What the Court actually decided in Camara v. Municipal Court, 387 U. S. 523, and See v. Seattle, 387 U. S. 541, does not require the result it reaches today. Camara involved a residence, rather than a business establishment; although the Fourth Amendment extends its protection to commercial buildings, the central importance of protecting residential privacy is manifest. The building involved in See was, of course, a commercial establishment, but a holding that a locked warehouse may not be entered pursuant to a general authorization to “enter all buildings and premises, except the interior of dwellings, as often as may be necessary,” 387 U. S., at 541, need not be extended to cover more carefully delineated grants of authority. My view that the See holding should be narrowly confined is influenced by my favorable opinion of the dissent written by Mr. Justice Clark and joined by Justices Harlan and STEWART. As Colonnade and Biswell demonstrate, however, the doctrine of stare decisis does not compel the Court to extend those cases to govern today’s holding.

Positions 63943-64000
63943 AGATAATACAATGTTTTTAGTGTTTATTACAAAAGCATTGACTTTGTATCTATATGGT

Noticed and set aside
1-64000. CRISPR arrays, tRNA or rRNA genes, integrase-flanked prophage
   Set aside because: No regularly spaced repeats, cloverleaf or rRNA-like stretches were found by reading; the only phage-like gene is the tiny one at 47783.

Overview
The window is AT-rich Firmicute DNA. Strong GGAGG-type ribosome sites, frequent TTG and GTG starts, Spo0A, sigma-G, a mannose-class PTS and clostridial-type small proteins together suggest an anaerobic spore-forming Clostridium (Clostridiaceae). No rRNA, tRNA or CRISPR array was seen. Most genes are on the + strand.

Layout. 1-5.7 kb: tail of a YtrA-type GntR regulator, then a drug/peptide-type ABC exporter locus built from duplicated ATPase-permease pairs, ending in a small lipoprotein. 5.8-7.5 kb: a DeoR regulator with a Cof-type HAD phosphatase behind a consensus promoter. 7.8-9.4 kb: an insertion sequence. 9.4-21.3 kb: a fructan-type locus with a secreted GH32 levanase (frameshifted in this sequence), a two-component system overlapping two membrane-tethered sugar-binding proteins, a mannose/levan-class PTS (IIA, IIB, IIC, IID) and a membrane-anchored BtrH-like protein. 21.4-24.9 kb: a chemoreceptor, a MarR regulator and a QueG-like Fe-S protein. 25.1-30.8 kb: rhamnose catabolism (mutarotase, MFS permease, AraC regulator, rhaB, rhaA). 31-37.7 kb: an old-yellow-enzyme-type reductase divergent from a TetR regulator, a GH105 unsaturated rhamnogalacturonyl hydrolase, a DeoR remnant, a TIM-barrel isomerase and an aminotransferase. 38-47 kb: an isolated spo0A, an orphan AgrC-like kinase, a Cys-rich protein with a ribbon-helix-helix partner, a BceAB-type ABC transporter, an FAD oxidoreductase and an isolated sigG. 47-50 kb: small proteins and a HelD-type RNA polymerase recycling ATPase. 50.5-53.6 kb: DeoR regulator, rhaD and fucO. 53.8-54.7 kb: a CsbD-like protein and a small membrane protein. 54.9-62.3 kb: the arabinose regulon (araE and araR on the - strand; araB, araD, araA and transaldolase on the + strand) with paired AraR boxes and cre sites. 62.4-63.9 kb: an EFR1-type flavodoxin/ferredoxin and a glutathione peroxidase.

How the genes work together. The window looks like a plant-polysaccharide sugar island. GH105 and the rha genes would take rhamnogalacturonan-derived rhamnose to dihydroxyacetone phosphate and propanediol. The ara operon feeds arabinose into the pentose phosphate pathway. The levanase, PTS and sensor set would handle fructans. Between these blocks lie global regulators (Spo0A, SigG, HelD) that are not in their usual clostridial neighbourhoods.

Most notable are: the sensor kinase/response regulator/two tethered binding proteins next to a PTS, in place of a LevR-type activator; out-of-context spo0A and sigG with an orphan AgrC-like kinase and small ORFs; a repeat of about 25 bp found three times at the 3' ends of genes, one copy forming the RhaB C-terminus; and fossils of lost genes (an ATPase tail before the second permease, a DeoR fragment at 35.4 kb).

The Act and pertinent regulation provide protection for any trade secrets of the employer. 29 U. S. C. §§ 664-665; 29 CFR § 1903.9 (1977).
 The decision today renders presumptively invalid numerous inspection provisions in federal regulatory statutes. E. g., 30 U. S. C. § 813 (Federal Coal Mine Health and Safety Act of 1969); 30 U. S. C. §§ 723, 724 (Federal Metal and Nonmetallic Mine Safety Act); 21 U. S. C. § 603 (inspection of meat and food products). That some of these provisions apply only to a single industry, as noted above, does not alter this fact. And the fact that some “envision resort to federal-court enforcement when entry is refused” is also irrelevant since the OSHA inspection program invalidated here requires compulsory process when a compliance inspector has been denied entry. Ante, at 321.